Get Red Pepper's email newsletter. Enter your email address to receive our latest articles, updates and news.

×

Freedom for all?

The coalition has announced a 'Freedom Bill' to dismantle restrictions on liberties imposed over recent decades. But will it stop at the workplace? asks Keith Ewing

September 30, 2010
4 min read

In what has been an aggressive and unrelenting litigation strategy against trade unions, big employers have drawn blood in the courts, and lots of it. Encouraged by the court of appeal’s recent dictum that ‘in this country the right to strike has never been much more than a slogan or a legal metaphor’, they have won injunction after injunction, fatally wounding trade union activity, in case after case.

The current employer offensive began with the injunction in 2008 against Unite, in a dispute involving London bus workers. The union had informed the firm Metrobus of its strike ballot result two days later than the law required, and an injunction was granted – even though the delay caused neither loss nor inconvenience to the company.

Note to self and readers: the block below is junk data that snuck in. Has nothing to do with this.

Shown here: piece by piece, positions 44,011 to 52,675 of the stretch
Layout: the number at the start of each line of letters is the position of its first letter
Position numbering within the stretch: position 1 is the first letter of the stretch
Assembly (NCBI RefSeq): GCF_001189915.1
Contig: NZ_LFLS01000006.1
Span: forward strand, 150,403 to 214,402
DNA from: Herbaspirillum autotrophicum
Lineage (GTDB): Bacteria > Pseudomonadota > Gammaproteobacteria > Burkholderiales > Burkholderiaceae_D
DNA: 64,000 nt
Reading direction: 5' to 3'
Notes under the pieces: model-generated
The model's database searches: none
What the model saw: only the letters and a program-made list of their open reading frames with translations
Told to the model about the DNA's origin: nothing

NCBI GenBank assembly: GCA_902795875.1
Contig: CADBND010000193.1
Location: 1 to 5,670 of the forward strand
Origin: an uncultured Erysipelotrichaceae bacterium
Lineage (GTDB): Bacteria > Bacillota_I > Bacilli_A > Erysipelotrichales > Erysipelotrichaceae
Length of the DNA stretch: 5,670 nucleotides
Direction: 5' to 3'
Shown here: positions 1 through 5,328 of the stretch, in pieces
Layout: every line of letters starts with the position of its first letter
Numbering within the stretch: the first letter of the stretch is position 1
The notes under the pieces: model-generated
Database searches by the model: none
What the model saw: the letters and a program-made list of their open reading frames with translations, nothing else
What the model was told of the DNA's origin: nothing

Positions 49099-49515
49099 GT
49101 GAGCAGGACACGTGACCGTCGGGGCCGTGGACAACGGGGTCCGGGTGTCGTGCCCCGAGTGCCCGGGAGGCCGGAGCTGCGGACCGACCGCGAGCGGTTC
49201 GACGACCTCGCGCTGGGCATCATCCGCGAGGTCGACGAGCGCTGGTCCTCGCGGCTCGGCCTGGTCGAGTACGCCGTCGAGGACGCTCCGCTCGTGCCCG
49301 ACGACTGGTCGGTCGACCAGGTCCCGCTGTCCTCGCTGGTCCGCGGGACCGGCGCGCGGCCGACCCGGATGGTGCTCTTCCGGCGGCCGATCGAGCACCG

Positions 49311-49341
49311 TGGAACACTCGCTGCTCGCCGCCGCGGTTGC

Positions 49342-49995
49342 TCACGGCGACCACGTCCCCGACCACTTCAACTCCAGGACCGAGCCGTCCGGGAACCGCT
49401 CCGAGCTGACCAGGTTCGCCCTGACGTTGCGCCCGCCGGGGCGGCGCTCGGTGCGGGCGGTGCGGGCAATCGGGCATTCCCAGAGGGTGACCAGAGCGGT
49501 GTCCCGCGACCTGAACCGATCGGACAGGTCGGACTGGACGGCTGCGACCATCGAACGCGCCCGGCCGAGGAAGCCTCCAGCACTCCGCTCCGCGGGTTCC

This was before the BA cabin crew dispute produced the best known in an unprecedented wave of injunctions. Unite was on the receiving end there too, being stopped from taking action supported by more than 92 per cent of those voting in an 80 per cent turnout. The union was injuncted for mistakenly balloting some members who would not be taking part in the dispute (and whose involvement did not affect the result).

A fresh ballot was held, again producing an overwhelming majority on a high turnout. This time BA complained that the union had failed to notify its members of the full ballot result. Remarkably, the high court granted a second injunction, until a measure of sanity was restored on appeal, albeit by a tense 2:1 majority.